I'm applying to computer science PhD programs in the US and I'm worried about how to justify my undergraduate grades. Some other aspects of my application are strong, so I believe I have a chance (see end of post). I'm not aiming at top 10 american schools, I'm exclusively going to try top 20 and top 30 american schools.

My average undergraduate grades are 7.4/10 and my average Master's grades are 9.5/10. I'm not from the US, but I've estimated the undergraduate grades would translate to approximately 2.8/4.0 GPA and the Master's to 4.0/4.0 GPA, but it depends on the scale and method used.

I attended different institutions for undergraduate and Master's, and I believe the grades in my undergraduate institution follow a distribution with a much lower average, but I have no way to prove that. I feel this way because I never met anyone with a final average grade above 9/10 while studying there, and grades above 8.5/10 in many courses were very rare. For instance, in one of the hardest courses, I got top 1 grade of the class with a 7.1/10. Besides, I didn't feel like I studied a whole lot more for my Master's than I did for my undergraduate, and yet I got way better grades in the former. Do grades tend to be inflated in computer science Master's programs? Anyway, I was wondering if there's any acceptable way of discussing this in my statement of purpose or some other part of the application.

I think other points of my application might compensate for the low grades: I have 3 strong letters of recommendation and 1 first-author paper accepted recently in a top conference in my field (in a year with a record low 15 % acceptance rate for 9000+ papers submitted), as well as some other research experience in minor projects.

  • this is where a good LoR can provide context to the raw transcript: so rather than justify this yourself, get someone else to justify it for you. Dec 6, 2021 at 1:50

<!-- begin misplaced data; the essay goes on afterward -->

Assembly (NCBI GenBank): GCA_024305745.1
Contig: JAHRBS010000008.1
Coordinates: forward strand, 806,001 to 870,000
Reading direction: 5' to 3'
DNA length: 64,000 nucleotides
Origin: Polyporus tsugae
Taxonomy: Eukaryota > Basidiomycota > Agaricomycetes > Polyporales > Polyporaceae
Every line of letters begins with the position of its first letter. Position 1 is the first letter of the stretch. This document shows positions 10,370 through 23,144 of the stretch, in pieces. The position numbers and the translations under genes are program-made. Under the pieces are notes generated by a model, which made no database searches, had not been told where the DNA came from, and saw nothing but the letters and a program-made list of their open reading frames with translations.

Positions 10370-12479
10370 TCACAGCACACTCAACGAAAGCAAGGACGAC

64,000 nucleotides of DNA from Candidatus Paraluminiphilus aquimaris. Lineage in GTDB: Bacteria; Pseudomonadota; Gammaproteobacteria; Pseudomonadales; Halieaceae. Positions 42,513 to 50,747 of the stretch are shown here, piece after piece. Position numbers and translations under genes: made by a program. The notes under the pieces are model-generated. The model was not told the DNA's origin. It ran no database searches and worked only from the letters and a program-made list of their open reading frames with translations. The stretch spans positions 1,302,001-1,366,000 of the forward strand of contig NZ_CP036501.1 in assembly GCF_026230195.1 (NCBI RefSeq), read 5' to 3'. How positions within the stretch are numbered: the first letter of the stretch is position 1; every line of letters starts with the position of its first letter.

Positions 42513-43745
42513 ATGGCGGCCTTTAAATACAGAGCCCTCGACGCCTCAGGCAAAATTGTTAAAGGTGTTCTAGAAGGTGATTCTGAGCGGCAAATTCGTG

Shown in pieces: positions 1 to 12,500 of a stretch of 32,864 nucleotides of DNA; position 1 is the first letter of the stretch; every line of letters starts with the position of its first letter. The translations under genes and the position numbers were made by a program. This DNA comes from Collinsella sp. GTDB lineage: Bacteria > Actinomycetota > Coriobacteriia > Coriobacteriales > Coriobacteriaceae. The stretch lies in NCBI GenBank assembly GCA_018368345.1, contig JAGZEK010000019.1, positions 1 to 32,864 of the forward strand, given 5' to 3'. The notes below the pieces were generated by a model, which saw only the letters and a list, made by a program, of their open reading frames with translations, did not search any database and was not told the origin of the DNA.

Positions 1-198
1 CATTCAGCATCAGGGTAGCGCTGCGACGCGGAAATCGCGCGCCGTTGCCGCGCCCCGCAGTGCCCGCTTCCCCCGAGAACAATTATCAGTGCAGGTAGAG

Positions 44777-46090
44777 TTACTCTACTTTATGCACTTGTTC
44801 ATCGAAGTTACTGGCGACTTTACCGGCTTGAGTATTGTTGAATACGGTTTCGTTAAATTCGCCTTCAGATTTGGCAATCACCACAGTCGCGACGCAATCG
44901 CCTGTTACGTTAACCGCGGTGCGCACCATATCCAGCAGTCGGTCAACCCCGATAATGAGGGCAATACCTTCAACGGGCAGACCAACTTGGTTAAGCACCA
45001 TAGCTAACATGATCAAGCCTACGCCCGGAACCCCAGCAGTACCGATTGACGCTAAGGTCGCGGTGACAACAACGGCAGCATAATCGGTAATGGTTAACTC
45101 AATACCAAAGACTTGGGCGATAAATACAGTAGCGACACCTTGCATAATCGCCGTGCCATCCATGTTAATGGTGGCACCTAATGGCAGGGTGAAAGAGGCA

• Isn't GPA a relative measure? so if the max from your old undergrad institution was 8.5/10, it means that a mark of 8.5/10 is a 4.0/4.0 in GPA. Anyhow, GPA it is a dummy metric to assess a student "value", so feel free to be sloppy in converting it, I usually read it as a minimum threshold to filter candidates, rather than giving it so much value. P.s: are you from France? At undergrad level it is well known that marks above 14 are rare. And the marks go from 1 to 20.
    – user149718
    Dec 6, 2021 at 7:08
  • @tensors_are_4_engineers No, I'm not from France. I don't know if I was clear, but 8.5/10 is not the official max in my institution. Technically you could still get a 9 or 10 in one of the challenging courses, but this never happened according to my experience there. There were some less challenging courses where getting above 9 was not so rare, however, and I did get a few grades in the 9-10 range. So any individual 8.5 in a given course would have to be translated to a B or a 3.0 according to the usual scale for translating to GPA, as far as I understood.
    – jonesy
    Dec 6, 2021 at 7:27
  • of course the official max is 10, on a scale 1 to 10, but if the best student got an average of 9/10, then if you get 9/10 it translates to a GPA of 4.0/4.0. As far as you are concerned, you can write in your motivation letter all this, but be concise :)
    – user149718
    Dec 6, 2021 at 8:51
  • @tensors_are_4_engineers Ah ok, thank you. Unfortunately, the other students' max grades are not officially released by the university. This is purely my anecdotal evidence from having talked to many other students about their grades.
    – jonesy
    Dec 6, 2021 at 17:18

1 Answer 1


Opinion only since I have not dealt with graduate admissions at the level you seek.

I don't think you can or should try to "justify" this. You might note somewhere that your grades improved when you settled into your master's work. I think it would be a mistake to discuss the grading standards at your undergraduate institution.

Your recent work and strong letters ought to carry the most weight with an admissions committee.

You must log in to answer this question.

Not the answer you're looking for? Browse other questions tagged .